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A gamete (from Ancient Greek γαμέτης; translated gamete = wife, gametes = husband) is a cell that fuses with another gamete during fertilization (conception) in organisms that reproduce sexually. In species that produce two morphologically distinct types of gametes, and in which each individual produces only one type, a female is any individual that produces the larger type of gamete—called an ovum (or egg)—and a male produces the smaller tadpole-like type—called a sperm. This is an example of anisogamy or heterogamy, the condition wherein females and males produce gametes of different sizes (this is the case in humans; the human ovum is approximately 20 times larger than the human sperm cell). In contrast, isogamy is the state of gametes from both sexes being the same size and shape, and given arbitrary designators for mating type. The name gamete was introduced by the Austrian biologist Gregor Mendel. Gametes carry half the genetic information of an individual, 1n of each type.

In humans, an ovum can carry only an X chromosome (of the X and Y chromosomes), whereas a sperm may carry either an X or a Y; males have the control of the sex of any resulting zygote, as the genotype of the sex-determining chromosomes of a male is XY, and a female's is XX. In other words, because the Y chromosome can only be present in the sperm, it is that gamete alone which can determine whether an offspring will be a male or female.

Sperm-egg distinction

Eggs are relatively few, large, and immobile, whereas sperm are many, small, and mobile. The size difference is mostly (but not entirely) accounted for by the very large cytoplasm of the egg. Eggs awaiting zygote formation may be anchored either to something in the environment or by an organ that contains them; sperm may rely solely on their own motility or may be relayed into place by an organ such as pollen to reach the place of zygote formation. Typically many more sperm than eggs are created and wasted, in the sense of never fusing with a partner gamete.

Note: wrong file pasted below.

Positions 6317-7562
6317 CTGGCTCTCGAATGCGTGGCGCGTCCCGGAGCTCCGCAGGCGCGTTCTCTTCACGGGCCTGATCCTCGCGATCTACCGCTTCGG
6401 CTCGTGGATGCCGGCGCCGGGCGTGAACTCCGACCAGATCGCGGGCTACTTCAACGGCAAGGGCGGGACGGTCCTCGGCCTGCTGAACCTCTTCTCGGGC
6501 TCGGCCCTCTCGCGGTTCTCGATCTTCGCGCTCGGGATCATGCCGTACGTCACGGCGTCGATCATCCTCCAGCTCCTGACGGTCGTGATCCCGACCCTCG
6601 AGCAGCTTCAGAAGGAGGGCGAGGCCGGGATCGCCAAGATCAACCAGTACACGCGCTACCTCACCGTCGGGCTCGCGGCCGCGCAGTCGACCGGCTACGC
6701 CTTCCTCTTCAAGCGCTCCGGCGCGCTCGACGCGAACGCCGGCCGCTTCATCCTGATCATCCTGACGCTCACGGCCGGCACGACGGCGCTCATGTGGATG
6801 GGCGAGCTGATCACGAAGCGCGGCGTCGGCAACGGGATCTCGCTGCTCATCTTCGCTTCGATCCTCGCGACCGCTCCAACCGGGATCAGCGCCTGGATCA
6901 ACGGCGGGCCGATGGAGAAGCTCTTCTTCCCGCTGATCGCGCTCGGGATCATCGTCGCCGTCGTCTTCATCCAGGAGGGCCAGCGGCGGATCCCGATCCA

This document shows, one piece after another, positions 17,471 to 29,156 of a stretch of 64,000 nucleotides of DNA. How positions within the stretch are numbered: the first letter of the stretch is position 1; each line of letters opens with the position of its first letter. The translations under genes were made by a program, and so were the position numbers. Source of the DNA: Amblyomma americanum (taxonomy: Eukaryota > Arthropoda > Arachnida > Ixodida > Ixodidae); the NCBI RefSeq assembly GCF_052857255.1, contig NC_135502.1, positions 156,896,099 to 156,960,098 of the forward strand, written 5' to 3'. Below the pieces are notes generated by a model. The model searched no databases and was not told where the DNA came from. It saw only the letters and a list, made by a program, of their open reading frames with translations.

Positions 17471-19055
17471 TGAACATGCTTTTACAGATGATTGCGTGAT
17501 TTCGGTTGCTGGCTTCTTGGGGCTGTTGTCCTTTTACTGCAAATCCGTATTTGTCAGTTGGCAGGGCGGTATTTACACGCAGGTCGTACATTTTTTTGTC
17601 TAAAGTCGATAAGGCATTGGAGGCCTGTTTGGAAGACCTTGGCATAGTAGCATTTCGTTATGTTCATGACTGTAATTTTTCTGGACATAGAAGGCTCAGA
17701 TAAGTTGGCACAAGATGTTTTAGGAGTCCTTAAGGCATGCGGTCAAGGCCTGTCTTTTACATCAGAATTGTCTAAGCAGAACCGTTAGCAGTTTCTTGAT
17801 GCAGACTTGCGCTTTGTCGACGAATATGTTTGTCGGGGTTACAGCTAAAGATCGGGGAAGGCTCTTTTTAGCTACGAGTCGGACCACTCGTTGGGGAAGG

The sperm-egg distinction is the basis for distinguishing between males and females. Since some algae and fungi have sexual reproduction by combining two identical gametes, there is no male/female distinction in these species. This raises the question as to why most large/familiar species reproduce by sperm and egg. One theory for why the male/female distinction is so common is that it facilitated encounters between gametes, in ancestral marine species.[1]

Notes and references

  1. Dusenbery, David B. (2009). Living at Micro Scale, Ch. 20. Harvard University Press, Cambridge, Mass. ISBN 978-0-674-03116-6.

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